Those who made their names in paintings during the American regime were Fernando Amorsolo for his landscape paintings and Fabian de la Rosa for his portraitures. These two artists became directors of the School of Fine Arts of the University of the Philippines. Carlos Francisco and Vicente Manansala have been recognized as most outstanding muralists. In musical compositions, the names of Antonio J. Molina, Antonino Buenaventura, and Eliseo Pajaro are to be mentioned.
U.S.-Based Artists. In painting, among the well-known international Filipino American artists in the United States are New York City-based Pacita Abad, an international artist; Genara Banzon, a nature artist; Manuel Rodriguez, Sr., a New-York-based artist who is the father of Philippine graphic arts; Venancio Igarta, the oldest and most celebrated Filipino American master colorist of the visual art scene; and Jose Romero, a Michigan-based international acrylic-impressionistic artist. (See their profiles in Part IV: Profiles of Notable Filipino Americans.)
XVI. FOLK DANCE
Filipino folk dances on stage were popularized by the Bayanihan Folk Arts Center of the Philippine Women's University, which has toured the world.
In the United States, dance troupes have been organized, too. They perform in different parts of the country and the world to showcase the culture of the Filipinos.
Folklorico Filipino Dance Company of New York, a nonprofit company, is one of the most well-known dance companies in the United States that specialize in Philippine folk dance. Since 1973, Folklorico Filipino with over 50 members, has been showcasing the "Best of the Philippines" in New York parades, cultural festivals, and socio-civic presentations.
Incorporated as a non-profit corporation, Folklorico Filipino has been receiving a yearly grant from the New York State Council on the Arts. It was in 1973 when Folklorico did its debut performance before members of the United Nations General Assembly.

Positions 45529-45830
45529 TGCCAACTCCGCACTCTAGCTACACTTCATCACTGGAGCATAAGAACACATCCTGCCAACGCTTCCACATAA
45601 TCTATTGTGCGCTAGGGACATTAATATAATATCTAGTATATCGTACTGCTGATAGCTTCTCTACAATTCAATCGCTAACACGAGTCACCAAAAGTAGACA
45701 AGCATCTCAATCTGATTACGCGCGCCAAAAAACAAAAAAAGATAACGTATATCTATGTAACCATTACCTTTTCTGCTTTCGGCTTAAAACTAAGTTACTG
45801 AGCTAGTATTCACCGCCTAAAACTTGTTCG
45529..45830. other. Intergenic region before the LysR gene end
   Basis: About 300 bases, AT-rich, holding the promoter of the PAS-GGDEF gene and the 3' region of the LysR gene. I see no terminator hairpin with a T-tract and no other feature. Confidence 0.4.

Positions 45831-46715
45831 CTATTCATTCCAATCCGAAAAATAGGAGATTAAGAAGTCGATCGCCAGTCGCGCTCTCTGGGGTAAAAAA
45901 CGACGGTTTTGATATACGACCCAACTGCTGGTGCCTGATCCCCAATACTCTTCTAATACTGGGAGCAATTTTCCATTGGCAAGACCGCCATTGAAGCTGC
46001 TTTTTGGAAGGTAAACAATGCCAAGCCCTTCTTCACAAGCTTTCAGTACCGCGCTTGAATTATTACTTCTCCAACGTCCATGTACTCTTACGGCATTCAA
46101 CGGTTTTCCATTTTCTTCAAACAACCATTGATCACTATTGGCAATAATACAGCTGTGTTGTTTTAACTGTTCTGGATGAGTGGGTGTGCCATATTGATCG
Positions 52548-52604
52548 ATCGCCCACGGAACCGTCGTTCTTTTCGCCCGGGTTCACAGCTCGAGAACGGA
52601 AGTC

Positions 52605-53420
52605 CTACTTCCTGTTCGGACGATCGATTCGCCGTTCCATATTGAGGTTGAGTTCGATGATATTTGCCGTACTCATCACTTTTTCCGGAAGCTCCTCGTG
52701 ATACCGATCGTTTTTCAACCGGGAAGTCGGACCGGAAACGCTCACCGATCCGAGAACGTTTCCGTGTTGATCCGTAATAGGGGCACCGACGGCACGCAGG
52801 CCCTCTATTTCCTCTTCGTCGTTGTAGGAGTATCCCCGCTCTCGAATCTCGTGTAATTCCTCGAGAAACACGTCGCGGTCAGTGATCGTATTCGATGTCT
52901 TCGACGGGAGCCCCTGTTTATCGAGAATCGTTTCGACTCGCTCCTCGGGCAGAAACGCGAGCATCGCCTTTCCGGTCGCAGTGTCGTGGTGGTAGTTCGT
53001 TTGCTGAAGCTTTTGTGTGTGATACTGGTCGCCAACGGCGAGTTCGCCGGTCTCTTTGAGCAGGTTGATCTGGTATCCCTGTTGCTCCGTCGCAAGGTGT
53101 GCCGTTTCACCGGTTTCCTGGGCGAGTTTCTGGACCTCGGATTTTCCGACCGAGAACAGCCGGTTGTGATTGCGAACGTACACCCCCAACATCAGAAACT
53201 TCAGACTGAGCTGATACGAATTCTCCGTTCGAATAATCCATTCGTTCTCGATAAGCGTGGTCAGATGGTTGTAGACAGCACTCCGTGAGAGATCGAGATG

XVII. MOVIES AND TV SHOWS
There are Filipino Americans, or Americans of Filipino descent, who have been making news in movies and on television shows. They are Tia Carrere, who tangoed with Arnold Schwarzenegger in True Lies; Lou Diamond Phillips, who became a rising star in La Bamba; Radmar Agana Jao, who has been cast as a cook on the popular TV show, The North Shore; Sumi Sevilla Haru, who was cast by producer Ralph Nelson in 1964 in Soldiers in the Rain; Nia Peoples, also a singer, who became a television actress in the 1980s and hosted the musical show Party Machine; Rob Schneider of the popular NBC's popular show Men Behaving Crazy and who has been featured in such films as "Home Alone 2," "Demolition Man," and "The Beverly Hillbillies"; and Tamlyn Tomita, who rose to fame in Karate Kid II.
(See their profiles in Part IV: Profiles of Notable Filipino Americans of The Filipino Americans (1763-Present): Their History, Culture, & Traditions by Veltisezar Bautista.
In the music industry, the following names may be mentioned: Lea Salonga, a movie actress, Broadway star and singer, who won the prestigious Tony Award; Jocelyn Enriquez, the first Filipino American and Asian American who penetrated the mainstream music industry with her pop-dance hits; Josephine "Banig" Roberto, another singer who is threatening to conquer the mainstream music industry; Neal McCoy, an up and coming country music star; Prince, (The Artist), who is reportedly part Filipino; Tia Carrere, a movie actress and singer; and Nia Peeples, a television actress and singer; Jaya, a former San Jose, California, resident and daughter of Philippine comedienne Elizabeth Ramsey who had the first Filipino single to hit the charts in the U.S. with her song If You Leave Me Now; and Glen Madeiros, a Filipino American from Hawaii, who, like Jaya, had only one hit song. (See their profiles in Part IV: Profiles of Notable Filipino Americans of this book.)